Max Verstappen delivered a stunning turnaround for the ages, clawing his way up from starting 10th on the grid to a commanding victory in the Grand Prix of Hungary.
Against all odds, Max Verstappen’s 8th win of the 2022 season was a personal triumph of superb performance, but Red Bull’s shrewd race craft powered it.
Red Bull team principal Christian Horner revealed that, due to the cooler than expected race day ambient temperature, both Verstappen and teammate Sergio Perez struggled to generate significant heat in the worn soft tyres used to get to the grid.
With both drivers scheduled to start the race on fresh hard tyres, Red Bull realized that the hard compound would leave both cars helpless to keep pace with the leaders.
“So we switched it right on the grid to deal with the ambient conditions and a bit of rain around and so on, and the soft tyres went much further than we’d thought,” stated Horner.
“At that point we then committed to a two-stop and went on to soft-medium-medium,” said Horner.
Red Bull felt that the correct tyre strategy, matched with Verstappen’s touch and judgment in coming through the field, was unquestionable as long as the team’s race management and strategy calls were perfect.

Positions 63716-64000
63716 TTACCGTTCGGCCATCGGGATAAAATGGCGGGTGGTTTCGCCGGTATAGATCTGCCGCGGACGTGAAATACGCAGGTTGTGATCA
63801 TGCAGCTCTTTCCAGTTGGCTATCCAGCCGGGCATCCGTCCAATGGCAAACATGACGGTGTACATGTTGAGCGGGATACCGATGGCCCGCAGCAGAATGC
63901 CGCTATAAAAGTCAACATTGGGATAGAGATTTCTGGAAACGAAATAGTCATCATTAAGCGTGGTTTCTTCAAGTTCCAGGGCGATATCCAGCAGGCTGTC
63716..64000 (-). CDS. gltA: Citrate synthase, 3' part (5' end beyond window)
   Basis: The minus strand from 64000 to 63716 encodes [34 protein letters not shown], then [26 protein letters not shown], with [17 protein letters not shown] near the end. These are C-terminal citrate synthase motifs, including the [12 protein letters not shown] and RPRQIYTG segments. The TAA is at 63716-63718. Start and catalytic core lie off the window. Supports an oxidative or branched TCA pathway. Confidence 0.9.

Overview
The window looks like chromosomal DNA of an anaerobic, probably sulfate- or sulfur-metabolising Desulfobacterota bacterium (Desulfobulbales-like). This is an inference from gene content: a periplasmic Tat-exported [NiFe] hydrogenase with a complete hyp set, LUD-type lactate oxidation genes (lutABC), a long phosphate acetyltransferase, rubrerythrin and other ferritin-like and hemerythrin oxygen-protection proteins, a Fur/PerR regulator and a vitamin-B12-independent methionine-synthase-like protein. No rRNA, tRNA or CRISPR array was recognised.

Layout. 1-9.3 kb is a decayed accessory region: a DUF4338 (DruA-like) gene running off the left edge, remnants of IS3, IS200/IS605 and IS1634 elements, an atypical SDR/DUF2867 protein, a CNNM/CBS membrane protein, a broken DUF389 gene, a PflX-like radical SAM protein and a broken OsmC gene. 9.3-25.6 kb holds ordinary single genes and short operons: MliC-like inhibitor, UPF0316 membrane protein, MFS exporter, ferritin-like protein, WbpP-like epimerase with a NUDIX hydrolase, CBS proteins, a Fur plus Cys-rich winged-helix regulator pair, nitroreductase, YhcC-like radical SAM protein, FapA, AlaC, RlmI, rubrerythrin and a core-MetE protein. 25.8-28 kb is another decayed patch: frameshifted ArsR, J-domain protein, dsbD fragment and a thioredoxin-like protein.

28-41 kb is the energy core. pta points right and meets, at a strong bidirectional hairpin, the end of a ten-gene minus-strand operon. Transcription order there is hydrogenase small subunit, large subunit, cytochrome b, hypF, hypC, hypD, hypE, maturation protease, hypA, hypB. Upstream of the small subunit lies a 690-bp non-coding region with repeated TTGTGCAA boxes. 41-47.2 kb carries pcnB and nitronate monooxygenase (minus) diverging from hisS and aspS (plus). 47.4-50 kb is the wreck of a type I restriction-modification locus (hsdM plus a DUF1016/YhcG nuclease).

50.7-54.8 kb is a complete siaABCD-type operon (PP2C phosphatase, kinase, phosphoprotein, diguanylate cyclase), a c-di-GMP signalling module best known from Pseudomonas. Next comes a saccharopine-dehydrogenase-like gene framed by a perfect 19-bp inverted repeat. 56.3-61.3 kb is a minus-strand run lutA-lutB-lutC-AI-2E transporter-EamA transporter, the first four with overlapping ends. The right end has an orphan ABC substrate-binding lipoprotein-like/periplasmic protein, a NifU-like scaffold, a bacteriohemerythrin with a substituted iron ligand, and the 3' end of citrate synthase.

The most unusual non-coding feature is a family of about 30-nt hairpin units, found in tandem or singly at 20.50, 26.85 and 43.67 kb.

“I think the key moment for the race for us – well, there were several key moments – was obviously as soon as we saw Charles (Leclerc) go onto the hard tyres, I thought ‘okay, we’ve really got a chance now’.”
Leclerc had started on medium tyres, stopped for a second set of mediums and then stunned everyone when Ferrari pitted Leclerc early – his second set of mediums just 18 laps old – and put him onto hard tyres.
So tricky were those tyres to heat that Leclerc had to stop a third time for softs and fell to sixth place.
Verstappen’s searing pace on mediums increased with each lap, despite a 360-degree spin mid‑race that returned a position to Leclerc the Dutchman had just taken.
“I was struggling with the shifts and the clutch and we had to change a few things around that cost a bit of performance and it caught me out at that corner.”
Such was his pace with his tyres; the Dutchman composed himself and repassed the Monégasque.
He finished ahead of the two Mercedes of Lewis Hamilton and Russell, who produced their best performance of the year. After their second consecutive double podium, Mercedes are now just 30 points behind Ferrari, despite the W13’s prolonged teething problems.